In My Opinion

Michelle Kaufman: David Beckham’s big plans seem feasible

 <span class="cutline_leadin">Great expectations:</span> David Beckham, speaking during a news conference Monday in Miami, said he believes top European players would come to Miami to play for his MLS team and that the soccer game-day atmosphere here could compare with Europe.
Great expectations: David Beckham, speaking during a news conference Monday in Miami, said he believes top European players would come to Miami to play for his MLS team and that the soccer game-day atmosphere here could compare with Europe.
Wilfredo Lee / AP

Who’s leading

MLS: East — Houston, Columbus, Toronto (6). West — Dallas (7), Seattle (6), Vancouver and Real Salt Lake (5).

England: Chelsea (69), Liverpool (68), Manchester City (66), Arsenal (63), Everton (57).

Spain: Atletico Madrid (73), Barcelona (72), Real Madrid (70), Bilbao (56), Sevilla (50).

Germany: Bayern Munich (77), Dortmund (52), Schalke (51), Leverkusen (47), Wolfsburg (44).

Italy: Juventus (81), Roma (67), Napoli (61), Fiorentina (51), Inter (48).

France: PSG (73), Monaco (63), Lille (54), St. Etienne (51), Lyon (48).

On the tube

Sunday: Fulham vs. Everton (8:30 a.m., NBCSN), Sampdoria vs. Fiorentina (9 a.m., BeIN Sport USA), Liverpool vs. Tottenham (11 a.m., NBCSN), Napoli vs. Juventus (2:45 p.m., BeIN Sport USA), Guadalajara vs. America (9 p.m., Univision).

Cristiano Ronaldo playing for a Miami Major League Soccer team? Radamel Falcao?

It sounds far-fetched, but after talking to David Beckham on Wednesday, I am convinced it is not entirely out of the question. Beckham said during an interview with the Miami Herald that he plans to bring a first-class team to Miami because he knows fans here won’t settle for anything less.

Will elite players leave European leagues to play for MLS? Beckham says they will, and he certainly has the connections (and the deep pockets) to lure them here.

“I do believe top players will come, particularly players from Argentina, Brazil, Colombia, all over Latin America,” he said. “They love Miami. Who wouldn’t? I have already taken calls from players who want to live here and play here. One thing is saying it, and another is actually doing it. But there is interest.”

Asked whether Colombian star Falcao is the type of player he would pursue, he said: “I love Falcao as a player. He’s such a huge talent, and obviously loved by many, many people in this part of the world. I would never mention about any particular player because obviously I can’t, but yeah, there will be players from all different parts of the world.”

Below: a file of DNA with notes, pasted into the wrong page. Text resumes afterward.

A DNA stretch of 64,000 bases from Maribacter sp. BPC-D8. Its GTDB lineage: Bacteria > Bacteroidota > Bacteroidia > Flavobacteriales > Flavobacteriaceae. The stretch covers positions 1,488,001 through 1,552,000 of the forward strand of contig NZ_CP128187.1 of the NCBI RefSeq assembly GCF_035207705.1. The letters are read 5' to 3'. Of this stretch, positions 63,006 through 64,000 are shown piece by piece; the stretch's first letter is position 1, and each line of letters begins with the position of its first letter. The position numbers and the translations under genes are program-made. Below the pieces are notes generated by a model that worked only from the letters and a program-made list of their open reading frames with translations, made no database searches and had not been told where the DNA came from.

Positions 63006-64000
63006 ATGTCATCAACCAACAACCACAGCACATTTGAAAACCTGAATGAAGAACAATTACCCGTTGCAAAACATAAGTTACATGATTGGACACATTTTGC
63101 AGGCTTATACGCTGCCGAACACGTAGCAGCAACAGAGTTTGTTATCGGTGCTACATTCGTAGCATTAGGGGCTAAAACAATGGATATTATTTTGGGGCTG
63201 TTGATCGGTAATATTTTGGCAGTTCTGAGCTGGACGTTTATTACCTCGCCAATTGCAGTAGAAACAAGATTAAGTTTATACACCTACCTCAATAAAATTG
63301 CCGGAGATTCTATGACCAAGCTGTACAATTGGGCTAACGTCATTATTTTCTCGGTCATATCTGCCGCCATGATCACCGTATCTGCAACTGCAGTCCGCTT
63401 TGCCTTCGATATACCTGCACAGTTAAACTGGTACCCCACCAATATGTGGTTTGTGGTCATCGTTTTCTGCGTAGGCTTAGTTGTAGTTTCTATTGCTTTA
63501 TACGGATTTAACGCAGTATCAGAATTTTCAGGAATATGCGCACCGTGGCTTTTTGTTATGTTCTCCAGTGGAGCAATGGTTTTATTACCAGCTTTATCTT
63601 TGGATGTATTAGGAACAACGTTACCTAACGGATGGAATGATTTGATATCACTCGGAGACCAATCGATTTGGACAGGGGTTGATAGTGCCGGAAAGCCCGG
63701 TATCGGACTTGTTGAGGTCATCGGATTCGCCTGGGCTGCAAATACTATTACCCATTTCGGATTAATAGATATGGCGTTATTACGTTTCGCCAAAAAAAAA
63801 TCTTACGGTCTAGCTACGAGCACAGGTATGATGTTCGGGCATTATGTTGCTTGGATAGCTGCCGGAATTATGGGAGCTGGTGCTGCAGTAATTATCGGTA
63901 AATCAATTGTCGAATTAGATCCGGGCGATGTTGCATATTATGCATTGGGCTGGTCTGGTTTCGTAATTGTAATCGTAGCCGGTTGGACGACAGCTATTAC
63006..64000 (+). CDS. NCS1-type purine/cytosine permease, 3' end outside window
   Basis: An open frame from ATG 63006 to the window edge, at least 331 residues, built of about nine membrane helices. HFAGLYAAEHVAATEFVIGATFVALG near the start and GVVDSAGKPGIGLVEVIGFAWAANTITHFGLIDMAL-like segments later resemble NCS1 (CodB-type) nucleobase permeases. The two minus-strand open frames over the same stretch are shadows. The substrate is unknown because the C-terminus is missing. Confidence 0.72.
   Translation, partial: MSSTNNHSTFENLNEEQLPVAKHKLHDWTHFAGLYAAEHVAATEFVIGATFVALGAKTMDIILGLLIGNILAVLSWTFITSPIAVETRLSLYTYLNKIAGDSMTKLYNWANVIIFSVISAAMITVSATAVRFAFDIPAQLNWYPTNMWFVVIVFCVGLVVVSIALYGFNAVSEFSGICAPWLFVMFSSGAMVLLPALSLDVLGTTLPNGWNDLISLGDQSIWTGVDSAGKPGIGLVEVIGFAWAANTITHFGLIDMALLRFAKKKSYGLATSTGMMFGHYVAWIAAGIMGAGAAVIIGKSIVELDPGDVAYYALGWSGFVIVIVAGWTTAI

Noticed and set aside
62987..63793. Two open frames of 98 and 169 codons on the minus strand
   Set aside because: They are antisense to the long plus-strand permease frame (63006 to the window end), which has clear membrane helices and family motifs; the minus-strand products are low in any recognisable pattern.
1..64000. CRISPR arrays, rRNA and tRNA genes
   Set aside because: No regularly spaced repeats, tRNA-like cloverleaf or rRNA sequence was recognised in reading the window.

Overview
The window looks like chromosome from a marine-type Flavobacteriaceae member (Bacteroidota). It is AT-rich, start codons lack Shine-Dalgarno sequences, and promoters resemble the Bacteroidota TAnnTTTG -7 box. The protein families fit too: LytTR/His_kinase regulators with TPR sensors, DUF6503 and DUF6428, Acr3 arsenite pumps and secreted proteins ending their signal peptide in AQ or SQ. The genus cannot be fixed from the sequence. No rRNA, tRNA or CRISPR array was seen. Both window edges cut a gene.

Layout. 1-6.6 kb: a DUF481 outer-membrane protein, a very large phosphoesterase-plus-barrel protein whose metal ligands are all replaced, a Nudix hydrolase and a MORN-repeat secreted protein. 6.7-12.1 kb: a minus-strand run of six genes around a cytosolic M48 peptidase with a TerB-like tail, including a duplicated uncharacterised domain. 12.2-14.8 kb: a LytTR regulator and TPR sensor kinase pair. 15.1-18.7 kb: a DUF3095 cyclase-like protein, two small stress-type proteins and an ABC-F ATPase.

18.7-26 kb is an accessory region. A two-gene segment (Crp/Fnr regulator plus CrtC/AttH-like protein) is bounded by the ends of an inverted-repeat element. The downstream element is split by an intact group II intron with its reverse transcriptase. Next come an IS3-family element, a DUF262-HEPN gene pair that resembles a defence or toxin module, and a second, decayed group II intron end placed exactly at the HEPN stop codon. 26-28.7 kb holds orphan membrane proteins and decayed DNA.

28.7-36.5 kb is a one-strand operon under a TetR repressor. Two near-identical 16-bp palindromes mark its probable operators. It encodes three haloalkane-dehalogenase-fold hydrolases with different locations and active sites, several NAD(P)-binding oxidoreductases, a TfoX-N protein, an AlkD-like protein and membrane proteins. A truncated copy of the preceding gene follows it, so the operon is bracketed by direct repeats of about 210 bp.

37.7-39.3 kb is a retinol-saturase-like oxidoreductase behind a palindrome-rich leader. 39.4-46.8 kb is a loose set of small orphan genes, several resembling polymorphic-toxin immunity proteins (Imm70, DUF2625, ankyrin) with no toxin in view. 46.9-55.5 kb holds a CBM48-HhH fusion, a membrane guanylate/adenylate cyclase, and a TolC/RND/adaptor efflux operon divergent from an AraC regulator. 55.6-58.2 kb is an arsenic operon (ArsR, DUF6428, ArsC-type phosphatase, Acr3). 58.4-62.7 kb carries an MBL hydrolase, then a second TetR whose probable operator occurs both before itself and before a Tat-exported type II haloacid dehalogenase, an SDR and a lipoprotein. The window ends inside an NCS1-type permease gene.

MLS allows each team up to three “designated players,” who are paid above each team’s salary cap. That is how Beckham joined the Los Angeles Galaxy in 2007. He hopes the rules will relax by the time he is searching for players for a 2017 Miami team.

“There are restrictions, but anything’s possible,” he said. “At the moment, there can be three overpaid players from the wage cap. Whether that will change in 2017, when hopefully the stadium will be built and the team will be going into the league, we’ll see. But, at the moment, it’s three. I think it can go to four.

“We’re going to run a very good team. It’s not just about the top players we’re bringing in. Of course, we want to bring in some great names, personalities and characters. But I’m looking forward to building the academy, that side of the club, too, because I know how important that is.”

He also is determined to create a festive atmosphere around the stadium on game day, which is why he favors at waterfront, downtown site.

“We want to bring not just a soccer stadium, but a public events area where people can go hang out, have fun, have dinner, lunch, a real social atmosphere,” he said. “Because, coming from Europe, that’s what we’re used to. That’s what happens on game day. We want to create that kind of atmosphere. And if I didn’t think we could create that, then I wouldn’t be bringing it to Miami. But I do. I am so confident we can do that.”

Beckham envisions throngs of Miami fans gathering near the stadium before and after games.

“Seattle is the model that a lot of teams look at, and that’s something that teams aspire to be,” he said of the Sounders, who averaged 40,000-plus fans and have a proud tradition of thousands of fans marching together to games. “The league needs clubs like that.”

MLS is still considered “a step below” the elite leagues such as English Premier League, Spain’s La Liga, Italy’s Serie A and Germany’s Bundesliga. But Beckham believes the U.S. league is getting stronger every year and perceptions overseas are changing.

“Before I moved to the Galaxy nine years ago, we never really heard about any of the teams, never really saw anything on the news,” Beckham said. “Now, there’s constant feeds on SkySports, about certain players, and games. That’s been a great thing.

“I also think that in the last five years, I’ve seen a change where you’ve got Manchester United, Chelsea, Liverpool, Real Madrid, Barcelona all coming to the U.S. for training and games. I know the managers of the majority of those teams and I know that if there wasn’t competition and challenge here, they wouldn’t bring them to play here.

“But we’re talking about a league that’s only been going for 20 years. It takes time to get to the level of these European leagues. But will it get there? Yeah, I 100 percent believe they will. And Miami will have a team everyone in the world recognizes.”

Will his waterfront stadium be built? Will Miami one day be known for superstar soccer players? Time will tell.

In the meantime, it’s fun to Dream It Like Beckham.

Read more Michelle Kaufman stories from the Miami Herald

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